10. Review of the proposed materials of construction for the SBWR and AP600 advanced reactors

    SciTech Connect (OSTI)

    Diercks, D.R.; Shack, W.J.; Chung, H.M.; Kassner, T.F. [Argonne National Lab., IL (United States)

    1994-06-01T23:59:59.000Z

    Two advanced light water reactor (LWR) concepts, namely the General Electric Simplified Boiling Water Reactor (SBWR) and the Westinghouse Advanced Passive 600 MWe Reactor (AP600), were reviewed in detail by Argonne National Laboratory. The objectives of these reviews were to (a) evaluate proposed advanced-reactor designs and the materials of construction for the safety systems, (b) identify all aging and environmentally related degradation mechanisms for the materials of construction, and (c) evaluate from the safety viewpoint the suitability of the proposed materials for the design application. Safety-related systems selected for review for these two LWRs included (a) reactor pressure vessel, (b) control rod drive system and reactor internals, (c) coolant pressure boundary, (d) engineered safety systems, (e) steam generators (AP600 only), (f) turbines, and (g) fuel storage and handling system. In addition, the use of cobalt-based alloys in these plants was reviewed. The selected materials for both reactors were generally sound, and no major selection errors were found. It was apparent that considerable thought had been given to the materials selection process, making use of lessons learned from previous LWR experience. The review resulted in the suggestion of alternate an possibly better materials choices in a number of cases, and several potential problem areas have been cited.

  11. Materials Science and Engineering -Master Thesis -July 2011 Analysis and optimization of thin walled

    E-Print Network [OSTI]

    Dalang, Robert C.

    . Materials and processes Work done Compounding realized either using pre-preg technology or Resin Infusion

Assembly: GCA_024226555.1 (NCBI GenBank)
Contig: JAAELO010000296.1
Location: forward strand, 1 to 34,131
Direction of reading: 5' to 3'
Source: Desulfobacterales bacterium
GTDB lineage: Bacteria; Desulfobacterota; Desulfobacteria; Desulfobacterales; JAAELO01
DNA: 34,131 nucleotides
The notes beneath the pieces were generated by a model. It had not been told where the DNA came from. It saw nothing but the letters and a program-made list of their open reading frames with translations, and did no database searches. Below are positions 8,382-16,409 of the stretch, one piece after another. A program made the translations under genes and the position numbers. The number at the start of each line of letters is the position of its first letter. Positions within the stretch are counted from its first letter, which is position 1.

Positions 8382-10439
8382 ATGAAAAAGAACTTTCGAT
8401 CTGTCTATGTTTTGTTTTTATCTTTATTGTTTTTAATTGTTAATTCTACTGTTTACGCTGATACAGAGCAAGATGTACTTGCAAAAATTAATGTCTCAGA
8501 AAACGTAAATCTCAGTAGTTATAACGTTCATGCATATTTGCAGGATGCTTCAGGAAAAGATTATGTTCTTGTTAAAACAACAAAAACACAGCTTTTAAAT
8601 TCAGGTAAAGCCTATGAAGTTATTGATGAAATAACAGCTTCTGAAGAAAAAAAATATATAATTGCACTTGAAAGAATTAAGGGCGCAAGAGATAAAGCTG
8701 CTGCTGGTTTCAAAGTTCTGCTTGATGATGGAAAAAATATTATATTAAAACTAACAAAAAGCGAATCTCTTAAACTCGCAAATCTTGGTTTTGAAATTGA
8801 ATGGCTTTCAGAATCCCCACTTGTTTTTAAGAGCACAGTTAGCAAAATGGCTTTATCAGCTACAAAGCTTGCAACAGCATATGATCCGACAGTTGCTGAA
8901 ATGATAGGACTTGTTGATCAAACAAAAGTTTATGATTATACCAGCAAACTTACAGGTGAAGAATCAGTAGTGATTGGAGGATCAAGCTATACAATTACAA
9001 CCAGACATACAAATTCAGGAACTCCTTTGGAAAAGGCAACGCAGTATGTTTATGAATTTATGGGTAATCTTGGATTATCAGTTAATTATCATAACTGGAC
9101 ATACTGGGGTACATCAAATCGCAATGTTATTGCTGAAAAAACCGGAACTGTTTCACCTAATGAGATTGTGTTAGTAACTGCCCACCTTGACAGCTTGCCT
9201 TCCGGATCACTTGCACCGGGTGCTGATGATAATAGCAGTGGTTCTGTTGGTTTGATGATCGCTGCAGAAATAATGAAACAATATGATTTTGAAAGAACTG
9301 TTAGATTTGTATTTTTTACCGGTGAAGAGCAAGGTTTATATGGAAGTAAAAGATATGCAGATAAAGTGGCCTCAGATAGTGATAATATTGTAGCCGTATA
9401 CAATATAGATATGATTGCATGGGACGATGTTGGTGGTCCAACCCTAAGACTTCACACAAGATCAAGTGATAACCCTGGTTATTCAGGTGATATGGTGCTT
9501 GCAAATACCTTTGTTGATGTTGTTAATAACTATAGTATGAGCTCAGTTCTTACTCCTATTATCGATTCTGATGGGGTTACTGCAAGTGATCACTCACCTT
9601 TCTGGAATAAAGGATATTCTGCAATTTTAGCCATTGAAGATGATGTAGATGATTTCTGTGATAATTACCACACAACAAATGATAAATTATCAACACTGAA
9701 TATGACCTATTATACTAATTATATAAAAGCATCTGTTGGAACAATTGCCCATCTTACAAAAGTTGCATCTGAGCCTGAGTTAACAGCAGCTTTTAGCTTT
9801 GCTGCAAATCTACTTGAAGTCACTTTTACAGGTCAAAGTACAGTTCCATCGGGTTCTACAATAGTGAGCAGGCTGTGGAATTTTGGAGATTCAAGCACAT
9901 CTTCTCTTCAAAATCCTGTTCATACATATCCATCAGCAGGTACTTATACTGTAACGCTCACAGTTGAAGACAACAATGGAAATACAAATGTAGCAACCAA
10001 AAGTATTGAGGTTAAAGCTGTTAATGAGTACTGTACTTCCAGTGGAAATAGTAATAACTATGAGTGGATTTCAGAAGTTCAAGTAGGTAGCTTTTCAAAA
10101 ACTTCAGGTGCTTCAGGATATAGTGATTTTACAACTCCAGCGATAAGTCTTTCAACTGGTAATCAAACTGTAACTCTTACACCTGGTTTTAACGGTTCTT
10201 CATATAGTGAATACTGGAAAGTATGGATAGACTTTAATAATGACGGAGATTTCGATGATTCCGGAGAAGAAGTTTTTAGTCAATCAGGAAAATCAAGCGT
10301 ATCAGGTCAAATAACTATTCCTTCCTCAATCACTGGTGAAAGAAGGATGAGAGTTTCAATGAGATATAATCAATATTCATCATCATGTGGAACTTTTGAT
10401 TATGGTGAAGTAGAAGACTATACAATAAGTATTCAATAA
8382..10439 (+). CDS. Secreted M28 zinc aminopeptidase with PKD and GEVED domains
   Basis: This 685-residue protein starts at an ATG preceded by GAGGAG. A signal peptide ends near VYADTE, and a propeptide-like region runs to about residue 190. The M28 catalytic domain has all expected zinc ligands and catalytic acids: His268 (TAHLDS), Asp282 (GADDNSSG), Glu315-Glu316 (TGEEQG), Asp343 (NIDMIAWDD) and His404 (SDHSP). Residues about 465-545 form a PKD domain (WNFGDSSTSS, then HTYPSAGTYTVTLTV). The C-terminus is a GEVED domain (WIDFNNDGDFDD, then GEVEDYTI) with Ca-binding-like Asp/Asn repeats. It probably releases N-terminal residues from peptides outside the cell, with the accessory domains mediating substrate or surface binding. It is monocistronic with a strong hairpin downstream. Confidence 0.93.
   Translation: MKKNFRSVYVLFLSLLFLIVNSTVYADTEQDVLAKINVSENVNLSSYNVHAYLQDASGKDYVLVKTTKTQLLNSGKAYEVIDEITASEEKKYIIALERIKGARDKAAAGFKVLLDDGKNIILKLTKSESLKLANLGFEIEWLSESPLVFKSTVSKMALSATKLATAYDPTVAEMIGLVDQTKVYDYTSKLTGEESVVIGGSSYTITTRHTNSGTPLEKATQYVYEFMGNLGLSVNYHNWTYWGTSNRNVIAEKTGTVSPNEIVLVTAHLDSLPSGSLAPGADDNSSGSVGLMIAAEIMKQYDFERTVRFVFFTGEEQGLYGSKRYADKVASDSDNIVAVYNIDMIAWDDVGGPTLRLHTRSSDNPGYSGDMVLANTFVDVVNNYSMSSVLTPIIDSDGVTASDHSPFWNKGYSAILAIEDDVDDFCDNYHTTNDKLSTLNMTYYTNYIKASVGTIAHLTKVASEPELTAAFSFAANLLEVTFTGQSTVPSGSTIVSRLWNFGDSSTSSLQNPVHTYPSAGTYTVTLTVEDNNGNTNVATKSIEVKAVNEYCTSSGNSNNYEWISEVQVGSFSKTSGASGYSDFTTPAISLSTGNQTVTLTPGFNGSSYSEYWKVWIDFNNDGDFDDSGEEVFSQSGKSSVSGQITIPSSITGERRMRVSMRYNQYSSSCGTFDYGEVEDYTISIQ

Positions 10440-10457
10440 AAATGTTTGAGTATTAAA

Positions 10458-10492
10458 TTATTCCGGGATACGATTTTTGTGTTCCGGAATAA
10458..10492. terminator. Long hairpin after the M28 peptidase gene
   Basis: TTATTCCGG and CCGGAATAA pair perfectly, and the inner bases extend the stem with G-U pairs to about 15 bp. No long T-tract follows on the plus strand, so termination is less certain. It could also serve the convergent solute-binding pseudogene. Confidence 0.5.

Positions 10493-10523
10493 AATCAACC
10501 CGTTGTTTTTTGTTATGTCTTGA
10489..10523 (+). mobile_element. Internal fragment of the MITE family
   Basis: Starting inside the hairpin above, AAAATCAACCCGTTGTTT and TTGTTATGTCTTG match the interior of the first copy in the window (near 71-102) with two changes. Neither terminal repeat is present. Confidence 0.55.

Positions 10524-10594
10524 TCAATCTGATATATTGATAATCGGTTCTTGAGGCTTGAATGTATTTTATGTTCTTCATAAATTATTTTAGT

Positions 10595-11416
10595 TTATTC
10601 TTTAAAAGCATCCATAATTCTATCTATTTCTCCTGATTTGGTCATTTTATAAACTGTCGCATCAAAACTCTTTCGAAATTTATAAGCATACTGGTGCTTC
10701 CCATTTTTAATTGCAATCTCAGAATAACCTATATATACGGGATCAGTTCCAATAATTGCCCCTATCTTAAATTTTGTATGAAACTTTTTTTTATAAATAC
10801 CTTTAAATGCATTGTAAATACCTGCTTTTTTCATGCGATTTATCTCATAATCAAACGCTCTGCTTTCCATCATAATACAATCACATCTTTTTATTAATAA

12. Strength Difference between Clam-Shell and Long-Reach Excavator Constructed Cement-Bentonite Self-Hardening Slurry Walls

    E-Print Network [OSTI]

    and construction of the dam can be found in Lane and Fehrman (1960). The main seismic source zones are the Nemaha

  13. Report on the joint meeting of the Division of Development and Technology Plasma/Wall Interaction and High Heat Flux Materials and Components Task Groups

    SciTech Connect (OSTI)

    Wilson, K.L. (ed.)

    1985-10-01T23:59:59.000Z

    This report of the Joint Meeting of the Division of Development and Technology Plasma/Wall Interaction and High Heat Flux Materials and Components Task Groups contains contributing papers in the following areas: Plasma/Materials Interaction Program and Technical Assessment, High Heat Flux Materials and Components Program and Technical Assessment, Pumped Limiters, Ignition Devices, Program Planning Activities, Compact High Power Density Reactor Requirements, Steady State Tokamaks, and Tritium Plasma Experiments. All these areas involve the consideration of High Heat Flux on Materials and the Interaction of the Plasma with the First Wall. Many of the Test Facilities are described as well. (LSP)

  14. Proposal for Construction/Demonstration/Implementation of A Material Handling System

    SciTech Connect (OSTI)

    Jim Jnatt

    2001-08-24T23:59:59.000Z